Jonathan Holder had a better time in the 6th but then struggled on his own in the 7th, giving up 1-out ground-rule double and a 2-out walk. A single scored that lead runner. Then Jonathan Tarpley had his own troubles in the 8th. He gave up consecutive singles that scored one on a ground-rule double. A 1-out wild pitch scored the other, and a walk loaded the bases before a single scored one more run.

And in the 9th, with the Yankees so far behind, the opted to do something they’d never done before — send in a position player to pitch the final inning. This time, it was Austin Romine. And honestly, Romine had a decent outing for a non-pitcher, 10 of his 18 pitches being strikes. He got 2 quick outs before giving up a walk that scored as part of a 2-run home run to end the Red Sox’s big night.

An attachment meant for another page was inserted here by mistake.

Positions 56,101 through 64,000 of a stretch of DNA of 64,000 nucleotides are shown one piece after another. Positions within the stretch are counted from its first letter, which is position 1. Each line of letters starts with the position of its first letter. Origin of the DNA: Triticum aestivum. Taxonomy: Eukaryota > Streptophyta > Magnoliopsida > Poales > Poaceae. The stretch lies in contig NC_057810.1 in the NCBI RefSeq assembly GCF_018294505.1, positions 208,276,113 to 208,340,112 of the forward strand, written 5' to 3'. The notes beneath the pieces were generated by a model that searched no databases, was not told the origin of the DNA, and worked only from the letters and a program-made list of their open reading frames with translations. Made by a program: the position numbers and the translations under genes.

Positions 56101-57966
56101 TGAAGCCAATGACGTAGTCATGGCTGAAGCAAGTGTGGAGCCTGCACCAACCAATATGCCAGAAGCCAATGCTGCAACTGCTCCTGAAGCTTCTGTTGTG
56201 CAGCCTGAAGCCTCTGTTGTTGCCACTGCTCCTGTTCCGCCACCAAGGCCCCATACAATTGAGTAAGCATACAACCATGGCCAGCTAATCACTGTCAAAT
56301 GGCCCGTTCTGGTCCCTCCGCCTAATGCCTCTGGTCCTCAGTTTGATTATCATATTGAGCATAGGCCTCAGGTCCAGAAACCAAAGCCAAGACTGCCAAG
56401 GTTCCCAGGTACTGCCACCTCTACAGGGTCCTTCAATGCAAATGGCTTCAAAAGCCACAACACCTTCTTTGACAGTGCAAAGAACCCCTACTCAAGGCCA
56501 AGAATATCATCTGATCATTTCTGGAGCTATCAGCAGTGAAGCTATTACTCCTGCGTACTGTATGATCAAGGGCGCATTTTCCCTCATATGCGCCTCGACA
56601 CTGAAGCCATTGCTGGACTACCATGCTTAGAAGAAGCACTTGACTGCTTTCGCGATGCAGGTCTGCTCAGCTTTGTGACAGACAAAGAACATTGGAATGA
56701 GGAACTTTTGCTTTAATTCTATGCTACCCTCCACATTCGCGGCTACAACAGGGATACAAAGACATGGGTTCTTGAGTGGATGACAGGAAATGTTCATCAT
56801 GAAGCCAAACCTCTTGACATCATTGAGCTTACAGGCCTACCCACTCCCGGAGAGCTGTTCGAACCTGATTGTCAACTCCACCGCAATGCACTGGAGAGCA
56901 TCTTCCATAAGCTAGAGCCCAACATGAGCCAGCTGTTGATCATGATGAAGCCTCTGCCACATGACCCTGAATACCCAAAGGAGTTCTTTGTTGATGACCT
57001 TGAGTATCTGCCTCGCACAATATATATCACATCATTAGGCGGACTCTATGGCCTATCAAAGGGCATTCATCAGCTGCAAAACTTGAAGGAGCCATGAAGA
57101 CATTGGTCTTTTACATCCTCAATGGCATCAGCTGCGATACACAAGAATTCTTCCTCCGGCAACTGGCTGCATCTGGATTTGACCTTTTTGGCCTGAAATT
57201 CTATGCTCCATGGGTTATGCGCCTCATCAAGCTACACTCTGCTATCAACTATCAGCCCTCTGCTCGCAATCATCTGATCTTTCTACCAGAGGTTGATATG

Final score: 16-1 Red Sox, Red Sox lead series 2-1

A few game notes from the Yankees-Red Sox game: the Red Sox player that homered off Romine in the 9th (Holt) actually hit for the cycle in tonight’s game. Doing so means that he hit a single, a double, a triple, and a home run all in one game. This made his the first player in MLB history to hit for the cycle in a postseason game.

Also, 1st base umpire Angel Hernandez had a bit of trouble with some key calls there. Already notorious for his style and skills, Hernandez made 4 calls that were challenged. Of those, 3 were overturned on replay. And they weren’t even close calls. It certainly set social media on fire, which quickly dubbed tonight’s game the “Angel Hernandez game”.

Go Yankees!

ALDS 2: CLE vs. HOU, NYY vs. BOS — Drama in the AL

The NLDS teams travel today to their next stop, the lower seed’s home field for what may be the final game. Both higher seed teams are leading their series 2-0 and just need one more win to advance to the NLCS to play each other. But that “home field advantage” may alter some things for those series.